I loved practicing law in a law firm. Why? I wanted to be part of a team striving to get better. Now that I am recruiting lawyers, I want to place highly motivated lawyers in law firms that are striving to be the best the firm can be.

Several years ago, I wrote a The Practical Lawyer column Leadership For the Recession and Beyond focusing on leadership and how the recession changed law firms and the practice of law forever.

Nine years later, the economy is booming, but what I wrote back then still applies.

Is your law firm striving to become the best it can be?

If so, my bet is your firm leader has integrity, articulates a purpose other than profits per partner, clearly has a vision for the firm’s future, makes sure the firm is acting consistently with its values and holds people accountable. These answers are fairly obvious.

But, if they are so obvious why isn’t every leader doing what it takes for the firm to be successful?

1. Integrity

A law firm leader must be honest, ethical and credible. In their book Credibility: How Leaders Gain and Lose It, Why People Demand It, James Kouzes and Barry Posner reported the results of 1500 interviews with managers across the United States. When asked to identify the characteristics and attitudes they believed to be most important for effective leadership, the number one response was: integrity (leaders are truthful, are trustworthy, have character, have convictions).

2.  Purpose Beyond Profits Per Partner (the Why)

A law firm leader must be able to express the firm’s purpose. James Collins and Jerry Porras in Built to Last: Successful Habits of Visionary Companies Built to Last define purpose as “the set of fundamental reasons for a company’s existence beyond just making money.”

3.  Vision for the Future (the What)

A law firm leader must be able to express his or her vision for the firm in a way that creates excitement in the firm. Almost nothing energizes people more than feeling they are part of building something special. When President Kennedy expressed the vision that the United States would land a man on the moon by the end of the decade, people were energized and inspired.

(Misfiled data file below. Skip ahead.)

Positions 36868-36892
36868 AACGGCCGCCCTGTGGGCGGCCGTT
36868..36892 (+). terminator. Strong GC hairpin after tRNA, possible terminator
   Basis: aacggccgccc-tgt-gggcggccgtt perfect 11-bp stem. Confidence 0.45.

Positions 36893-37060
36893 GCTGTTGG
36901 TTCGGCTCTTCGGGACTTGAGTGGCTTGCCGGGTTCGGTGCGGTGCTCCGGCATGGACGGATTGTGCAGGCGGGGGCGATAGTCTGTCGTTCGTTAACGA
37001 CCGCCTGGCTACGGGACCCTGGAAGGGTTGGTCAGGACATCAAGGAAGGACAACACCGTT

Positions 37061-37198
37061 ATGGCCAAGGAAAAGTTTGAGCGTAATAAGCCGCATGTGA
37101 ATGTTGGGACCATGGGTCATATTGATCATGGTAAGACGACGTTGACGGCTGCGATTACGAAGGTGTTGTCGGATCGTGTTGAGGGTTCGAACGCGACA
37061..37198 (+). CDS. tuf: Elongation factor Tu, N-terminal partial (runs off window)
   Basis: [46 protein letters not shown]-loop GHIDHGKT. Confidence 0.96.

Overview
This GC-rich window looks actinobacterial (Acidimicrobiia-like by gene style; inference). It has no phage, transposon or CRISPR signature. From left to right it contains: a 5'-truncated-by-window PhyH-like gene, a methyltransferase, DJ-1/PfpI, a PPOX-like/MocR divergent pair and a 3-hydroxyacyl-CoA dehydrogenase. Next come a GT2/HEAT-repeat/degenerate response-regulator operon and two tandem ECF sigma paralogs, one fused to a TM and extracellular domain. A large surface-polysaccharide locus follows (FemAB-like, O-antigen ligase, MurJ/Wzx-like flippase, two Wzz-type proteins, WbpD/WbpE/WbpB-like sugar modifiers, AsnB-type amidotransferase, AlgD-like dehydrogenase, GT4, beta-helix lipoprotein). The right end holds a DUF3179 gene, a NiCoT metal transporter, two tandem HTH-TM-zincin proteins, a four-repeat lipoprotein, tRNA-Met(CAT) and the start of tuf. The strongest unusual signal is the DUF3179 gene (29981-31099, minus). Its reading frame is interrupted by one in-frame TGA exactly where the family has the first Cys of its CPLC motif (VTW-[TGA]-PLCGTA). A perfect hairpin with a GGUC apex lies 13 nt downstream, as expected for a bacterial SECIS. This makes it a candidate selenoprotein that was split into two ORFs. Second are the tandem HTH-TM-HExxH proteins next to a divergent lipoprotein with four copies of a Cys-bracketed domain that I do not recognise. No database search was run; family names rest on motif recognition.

4.  Culture and Core Values (the How)

A law firm leader must be able to both articulately express the firm’s culture and core values and to make sure the firm acts consistently with those core values. In Aligning the Stars, Jay Lorsch and Tom Tierney describe culture as “a system of beliefs that members of an organization share about the goals and values that are important to them and about the behavior that is appropriate to attain those goals and live those values.”

5. Accountability (the What is Expected)

A law firm leader must clearly articulate minimum standards. Actually, “minimum” is not the best word because the standards should actually be very high. Each person should know clearly what is expected of him or her and then must be held accountable with consequences for non-performance.

Several years ago I met with Thomas, a lawyer I was coaching. He said:

“Cordell, whatever you do, please don’t tell me I have to write or speak at industry meetings for client development.”

I told Thomas:

“You can be really successful and never write one article or give one industry presentation.”

Fast forward to a couple of years ago. I received an email from Thomas. In the email, he told me he had originated over $3 million in business that year. Near the end of the email, he told me he had given his first presentation.

What is the point of sharing that short story with you?

Each lawyer I coached is unique. Each lawyer I place now is unique.

Each lawyer has unique talents, goals, and challenges. So do you.

The point of individual coaching is one size does not fit all and my job was to help the lawyers I coached uncover their unique talents. As a recruiter, part of my job is to discover each lawyer’s unique talents

You may have a senior lawyer who is advising you. He may think what worked for him is exactly what will work for you. It may, but just as likely it may not.

While each lawyer I meet is unique, I believe rainmakers have certain attributes and do certain things. I wrote about it in my column in The Practical Lawyer.

How you can best spend your time will be determined by a variety of things, including:

  • The kind of work you do
  • Your experience
  • The amount of non-billable time you have
  • Your interests and talents